Still, it's quite frustrating to join a group with a collective level of technical knowledge below one's own. Groups such as this are often resistant to suggestions from the new guy, and it's been my experience that it's the new hires that end up leaving.

I have seen this (1, Interesting)

Anonymous Coward | more than 6 years ago | (#23051922)

I have witnessed this first hand. When I started my new job a couple years back, the "youngest" of the bunch had been there 10 years already, while the eldest was sitting at 25. There was very much the attitude of, "Don't rock the boat", and consquently too many things that should have been done years ago hadn't even been looked at. Further, everyone had a paraniod "don't tell them how it works" attitude, in case someone might want to replace you. Which made learning the job 10x harder than it should have been. Documentation? Are you kidding? You write down what you know, and they can replace you that much easier. It was, and in many ways still is, unreal.

Since I started, I have increased efficiency dramatically by doing simple things like labeling devices ( computers, routers, ect... ), documenting passwords and usernames for network devices, and implementing document storage. And I am a peon, front level line worker. I still have to motivate my "peers" to get off their asses and get something done, elsewise it would be ignored until it blows up in our faces.

IT Staffing Is Just Broken, Never Mind The Symptom (1)

hax4bux (209237) | more than 6 years ago | (#23051928)

Your war story here. Thanks for playing.

Impressive Credentials! (0)

Anonymous Coward | more than 6 years ago | (#23051934)

"IT engineers." Amazing how worthless the word engineer is these days. Can't wait until high school teachers are calling themselves doctors, because hey, they technically are!

Re:Impressive Credentials! (1)

Doctor_Jest (688315) | more than 6 years ago | (#23052012)

A locomotive engineer will probably like to have a word with you about the various definitions of the word "engineer"... ;) But, your point is still valid, considering the origin of the word engineer ("to design"). Most IT people don't have to do that in IT... they simply have to make sure it stays up and running (for the most part...)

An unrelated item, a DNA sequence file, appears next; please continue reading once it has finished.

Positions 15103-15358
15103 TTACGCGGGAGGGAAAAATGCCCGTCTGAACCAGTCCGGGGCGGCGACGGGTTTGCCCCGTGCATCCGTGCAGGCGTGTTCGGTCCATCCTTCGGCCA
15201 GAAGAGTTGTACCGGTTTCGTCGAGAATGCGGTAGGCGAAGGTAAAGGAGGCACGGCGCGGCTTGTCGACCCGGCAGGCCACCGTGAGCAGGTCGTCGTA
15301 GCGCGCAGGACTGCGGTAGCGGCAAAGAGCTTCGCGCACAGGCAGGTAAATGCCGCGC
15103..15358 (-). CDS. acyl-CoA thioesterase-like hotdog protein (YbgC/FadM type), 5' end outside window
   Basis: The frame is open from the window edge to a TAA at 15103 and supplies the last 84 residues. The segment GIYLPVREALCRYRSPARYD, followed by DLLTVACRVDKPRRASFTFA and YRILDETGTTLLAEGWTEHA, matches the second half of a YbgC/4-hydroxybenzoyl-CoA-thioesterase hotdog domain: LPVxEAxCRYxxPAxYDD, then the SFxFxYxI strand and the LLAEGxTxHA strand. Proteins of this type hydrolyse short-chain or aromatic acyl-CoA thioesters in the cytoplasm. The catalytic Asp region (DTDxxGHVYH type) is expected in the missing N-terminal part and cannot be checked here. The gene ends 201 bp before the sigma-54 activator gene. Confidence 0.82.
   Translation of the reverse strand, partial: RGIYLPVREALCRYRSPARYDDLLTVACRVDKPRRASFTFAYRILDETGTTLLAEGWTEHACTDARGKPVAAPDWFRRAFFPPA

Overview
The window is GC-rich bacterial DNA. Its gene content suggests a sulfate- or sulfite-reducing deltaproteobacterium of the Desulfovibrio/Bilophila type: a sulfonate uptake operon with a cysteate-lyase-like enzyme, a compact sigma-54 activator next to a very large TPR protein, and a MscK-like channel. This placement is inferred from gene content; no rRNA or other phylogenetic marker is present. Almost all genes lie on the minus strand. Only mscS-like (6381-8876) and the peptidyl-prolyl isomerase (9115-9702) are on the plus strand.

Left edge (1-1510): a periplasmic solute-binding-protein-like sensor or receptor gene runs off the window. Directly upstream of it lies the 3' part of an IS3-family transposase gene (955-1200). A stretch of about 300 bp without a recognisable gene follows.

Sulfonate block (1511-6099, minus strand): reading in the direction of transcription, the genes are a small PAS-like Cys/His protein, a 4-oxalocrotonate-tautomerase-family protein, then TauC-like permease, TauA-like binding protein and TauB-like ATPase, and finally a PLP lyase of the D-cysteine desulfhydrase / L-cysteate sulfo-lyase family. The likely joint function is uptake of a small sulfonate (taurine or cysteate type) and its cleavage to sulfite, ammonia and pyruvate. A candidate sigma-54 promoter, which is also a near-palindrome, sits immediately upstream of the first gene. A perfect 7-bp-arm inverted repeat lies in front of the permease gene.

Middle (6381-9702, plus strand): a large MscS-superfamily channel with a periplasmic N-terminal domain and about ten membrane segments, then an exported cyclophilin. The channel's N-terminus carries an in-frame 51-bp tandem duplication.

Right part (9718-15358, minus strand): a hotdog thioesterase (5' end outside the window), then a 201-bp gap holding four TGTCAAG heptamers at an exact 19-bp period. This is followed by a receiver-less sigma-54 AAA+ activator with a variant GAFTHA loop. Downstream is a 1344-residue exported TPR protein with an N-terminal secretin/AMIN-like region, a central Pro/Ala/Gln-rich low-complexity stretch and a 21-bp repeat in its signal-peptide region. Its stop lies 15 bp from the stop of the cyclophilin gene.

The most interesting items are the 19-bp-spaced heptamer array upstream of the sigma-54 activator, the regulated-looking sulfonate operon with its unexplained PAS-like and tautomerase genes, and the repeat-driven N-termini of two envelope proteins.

The truly lucky ones get to design their own....

Re:Impressive Credentials! (3, Insightful)

bfwebster (90513) | more than 6 years ago | (#23052044)

"IT engineers." Amazing how worthless the word engineer is these days. Can't wait until high school teachers are calling themselves doctors, because hey, they technically are!
I'm painfully aware (and have written about) the difference between true engineers (civil, mechanical, chemical, etc.) and people who work in IT. I use the term "IT engineers" as a useful catch-all phrase for the full range of people who work in IT (including programmers, architects, DBAs, network admins, QA personnel, and so on).

I someday hope that "software engineering" will be a real profession -- but on the other hand, that has legal and professional consequences (e.g., state boards, state licensing, risk of malpractice) that I suspect most people in IT wouldn't want to touch. ..bruce..

Re:Impressive Credentials! (1)

TheRealMindChild (743925) | more than 6 years ago | (#23052130)

Some of us really ARE Engineers. Raise your hand if you ever had a solo project where you had to design/implement the server code, the client code, the servers machines themselves, the client machines themselves, the database it all ran on, and the protocols in which they all interacted. After all, which, since it is your baby, you get all of the bug reports and feature requests, the work to go with it, and all of the testing your brain can handle. I can't actually see any of you, but I would be a rotten banana that I am not the only one with my hand up.

Re:Impressive Credentials! (2, Insightful)

swillden (191260) | more than 6 years ago | (#23052172)